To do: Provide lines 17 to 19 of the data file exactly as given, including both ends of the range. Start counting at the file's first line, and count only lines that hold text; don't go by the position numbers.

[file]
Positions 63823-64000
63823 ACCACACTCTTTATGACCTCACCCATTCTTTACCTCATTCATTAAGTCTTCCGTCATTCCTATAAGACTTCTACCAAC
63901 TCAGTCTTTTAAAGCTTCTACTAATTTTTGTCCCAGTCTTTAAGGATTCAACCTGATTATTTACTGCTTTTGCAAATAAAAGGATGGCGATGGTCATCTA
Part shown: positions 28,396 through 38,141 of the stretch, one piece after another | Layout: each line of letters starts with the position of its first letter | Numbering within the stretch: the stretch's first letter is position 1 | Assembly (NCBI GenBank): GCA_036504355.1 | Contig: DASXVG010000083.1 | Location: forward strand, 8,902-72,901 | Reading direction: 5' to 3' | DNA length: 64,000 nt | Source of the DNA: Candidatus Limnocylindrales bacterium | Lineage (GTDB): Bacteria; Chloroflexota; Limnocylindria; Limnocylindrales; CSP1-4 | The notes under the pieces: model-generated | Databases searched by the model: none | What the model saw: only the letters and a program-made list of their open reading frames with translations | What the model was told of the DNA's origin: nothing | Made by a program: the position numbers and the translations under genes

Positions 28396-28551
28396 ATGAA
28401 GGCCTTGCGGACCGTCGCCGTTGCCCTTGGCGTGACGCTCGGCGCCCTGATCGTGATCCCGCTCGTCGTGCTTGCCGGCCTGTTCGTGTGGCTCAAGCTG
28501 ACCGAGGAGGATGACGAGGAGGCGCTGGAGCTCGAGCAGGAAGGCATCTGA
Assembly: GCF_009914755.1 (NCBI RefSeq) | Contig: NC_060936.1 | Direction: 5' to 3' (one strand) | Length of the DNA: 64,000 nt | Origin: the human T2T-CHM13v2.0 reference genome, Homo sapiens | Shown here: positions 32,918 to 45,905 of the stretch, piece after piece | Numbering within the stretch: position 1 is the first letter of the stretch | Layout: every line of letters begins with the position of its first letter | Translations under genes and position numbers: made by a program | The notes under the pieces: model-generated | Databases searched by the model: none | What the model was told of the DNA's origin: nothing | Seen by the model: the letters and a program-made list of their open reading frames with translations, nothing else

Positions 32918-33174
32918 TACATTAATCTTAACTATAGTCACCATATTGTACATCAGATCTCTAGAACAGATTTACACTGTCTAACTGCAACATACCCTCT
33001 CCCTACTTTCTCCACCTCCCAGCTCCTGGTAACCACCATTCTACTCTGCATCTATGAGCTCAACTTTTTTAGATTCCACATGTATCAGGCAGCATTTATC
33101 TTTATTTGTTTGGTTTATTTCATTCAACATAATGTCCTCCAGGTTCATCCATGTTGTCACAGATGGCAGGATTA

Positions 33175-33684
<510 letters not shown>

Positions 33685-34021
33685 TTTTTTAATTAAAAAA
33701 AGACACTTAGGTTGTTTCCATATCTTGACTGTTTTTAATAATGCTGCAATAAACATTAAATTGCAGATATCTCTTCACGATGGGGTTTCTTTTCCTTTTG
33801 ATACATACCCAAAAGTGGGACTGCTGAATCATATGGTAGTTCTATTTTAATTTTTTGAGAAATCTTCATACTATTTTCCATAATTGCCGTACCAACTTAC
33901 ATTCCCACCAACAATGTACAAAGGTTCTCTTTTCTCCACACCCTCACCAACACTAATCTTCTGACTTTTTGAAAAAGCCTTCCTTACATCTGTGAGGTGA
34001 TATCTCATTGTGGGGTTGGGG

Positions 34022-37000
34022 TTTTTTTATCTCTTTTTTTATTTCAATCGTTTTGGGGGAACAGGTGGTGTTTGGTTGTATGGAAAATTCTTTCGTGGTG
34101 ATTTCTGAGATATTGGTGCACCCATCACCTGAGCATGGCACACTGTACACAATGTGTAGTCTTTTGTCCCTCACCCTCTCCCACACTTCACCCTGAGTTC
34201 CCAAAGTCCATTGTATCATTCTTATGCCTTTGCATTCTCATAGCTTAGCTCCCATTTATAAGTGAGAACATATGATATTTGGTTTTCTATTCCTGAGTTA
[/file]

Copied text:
33685 TTTTTTAATTAAAAAA
33701 AGACACTTAGGTTGTTTCCATATCTTGACTGTTTTTAATAATGCTGCAATAAACATTAAATTGCAGATATCTCTTCACGATGGGGTTTCTTTTCCTTTTG
33801 ATACATACCCAAAAGTGGGACTGCTGAATCATATGGTAGTTCTATTTTAATTTTTTGAGAAATCTTCATACTATTTTCCATAATTGCCGTACCAACTTAC